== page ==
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Lesson 7

7

ANALYSING FINANCIAL STATEMENTS (1)

The set reading for this lesson is: Black, Chapter 10 and from the Readings section: Moon and Bates, Core Analysis in Strategic Performance Appraisal

Audio ClipBefore beginning this lesson, you should first listen to the Lesson 7 audio clip Analysing Financial Statements (1).

Copyright 2008 University of Warwick

7.1 IntroductionBack in Lesson 1, we discussed measuring performance and introduced accounting as a method of assessing how well organisations are performing. Looking at profit and loss accounts and balance sheets can reveal some aspects of this and we have already used common size analysis in Lesson 2. Here we start to use the information provided in published accounts more intelligently and attempt to find answers to further questions regarding performance, strategy and organisational flexibility. The lesson splits into the following sections: g a framework for financial analysis g performance ratios g working capital ratios g liquidity and solvency ratios g the shareholders view g assessing the numbers. Bear in mind that there are two lessons on financial analysis and that we shall ignore some technical difficulties in this one and return to them in Lesson 8. For example, we will use a simplified set of accounts for calculating ratios here, and then consider the problems of picking the numbers from a full set of accounts in Lesson 8. We will leave consideration of the effects of accounting policy choice on analysis until Lesson 8 too. Reading Black Chapter 10 would be useful at this point. We will then go over some of the same ground, but with more detail especially in the next lesson.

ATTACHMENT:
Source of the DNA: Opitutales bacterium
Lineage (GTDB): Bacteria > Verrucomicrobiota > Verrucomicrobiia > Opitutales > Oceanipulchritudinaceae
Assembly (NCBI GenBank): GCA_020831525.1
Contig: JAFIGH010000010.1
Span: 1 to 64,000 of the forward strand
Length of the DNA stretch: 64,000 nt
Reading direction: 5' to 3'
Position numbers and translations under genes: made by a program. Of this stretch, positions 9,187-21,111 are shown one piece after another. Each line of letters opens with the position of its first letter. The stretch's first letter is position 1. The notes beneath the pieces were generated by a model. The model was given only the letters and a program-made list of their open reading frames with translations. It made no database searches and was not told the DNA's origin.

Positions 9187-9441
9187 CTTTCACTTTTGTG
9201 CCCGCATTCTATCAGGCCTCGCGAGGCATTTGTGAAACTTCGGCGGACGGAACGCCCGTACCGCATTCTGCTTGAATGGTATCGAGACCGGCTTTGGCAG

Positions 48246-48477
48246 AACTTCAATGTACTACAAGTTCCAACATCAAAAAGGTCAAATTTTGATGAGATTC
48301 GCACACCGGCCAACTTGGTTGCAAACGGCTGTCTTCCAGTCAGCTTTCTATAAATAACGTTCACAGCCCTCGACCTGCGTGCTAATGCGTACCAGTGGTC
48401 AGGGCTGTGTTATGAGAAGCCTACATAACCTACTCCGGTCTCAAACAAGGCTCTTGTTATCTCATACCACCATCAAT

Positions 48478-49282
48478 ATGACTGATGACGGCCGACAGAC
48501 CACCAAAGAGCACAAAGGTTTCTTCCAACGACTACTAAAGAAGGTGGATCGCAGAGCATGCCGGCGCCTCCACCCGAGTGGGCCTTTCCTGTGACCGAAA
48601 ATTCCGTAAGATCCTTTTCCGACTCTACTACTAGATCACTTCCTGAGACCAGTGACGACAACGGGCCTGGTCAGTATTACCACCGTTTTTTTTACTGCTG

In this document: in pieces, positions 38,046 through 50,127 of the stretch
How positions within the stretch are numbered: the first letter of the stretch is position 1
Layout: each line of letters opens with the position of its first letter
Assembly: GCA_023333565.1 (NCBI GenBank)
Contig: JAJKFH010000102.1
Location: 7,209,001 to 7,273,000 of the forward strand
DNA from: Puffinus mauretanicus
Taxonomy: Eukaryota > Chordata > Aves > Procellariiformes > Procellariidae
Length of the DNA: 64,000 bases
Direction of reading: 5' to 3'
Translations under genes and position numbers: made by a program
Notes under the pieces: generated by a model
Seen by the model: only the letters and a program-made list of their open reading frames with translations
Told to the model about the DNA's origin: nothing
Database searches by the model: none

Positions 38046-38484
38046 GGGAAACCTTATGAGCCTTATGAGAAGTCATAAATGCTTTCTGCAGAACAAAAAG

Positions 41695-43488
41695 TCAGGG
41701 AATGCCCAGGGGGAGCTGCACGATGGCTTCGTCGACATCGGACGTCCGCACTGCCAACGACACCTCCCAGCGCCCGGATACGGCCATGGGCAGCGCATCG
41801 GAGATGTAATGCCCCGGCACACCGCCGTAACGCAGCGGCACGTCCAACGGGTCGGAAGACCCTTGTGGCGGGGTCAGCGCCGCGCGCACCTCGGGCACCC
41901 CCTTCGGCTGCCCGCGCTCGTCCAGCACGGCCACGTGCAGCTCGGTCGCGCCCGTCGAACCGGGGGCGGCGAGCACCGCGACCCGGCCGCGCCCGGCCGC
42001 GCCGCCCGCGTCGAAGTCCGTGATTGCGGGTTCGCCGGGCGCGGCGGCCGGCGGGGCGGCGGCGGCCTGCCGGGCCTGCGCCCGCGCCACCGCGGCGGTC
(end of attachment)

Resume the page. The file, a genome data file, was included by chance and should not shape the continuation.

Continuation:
7.2 A framework for financial analysisIt is all too easy to get carried away with producing masses of numbers that have little meaning. Writing a spreadsheet to compute the list of ratios that we will eventually complete in this chapter is a fairly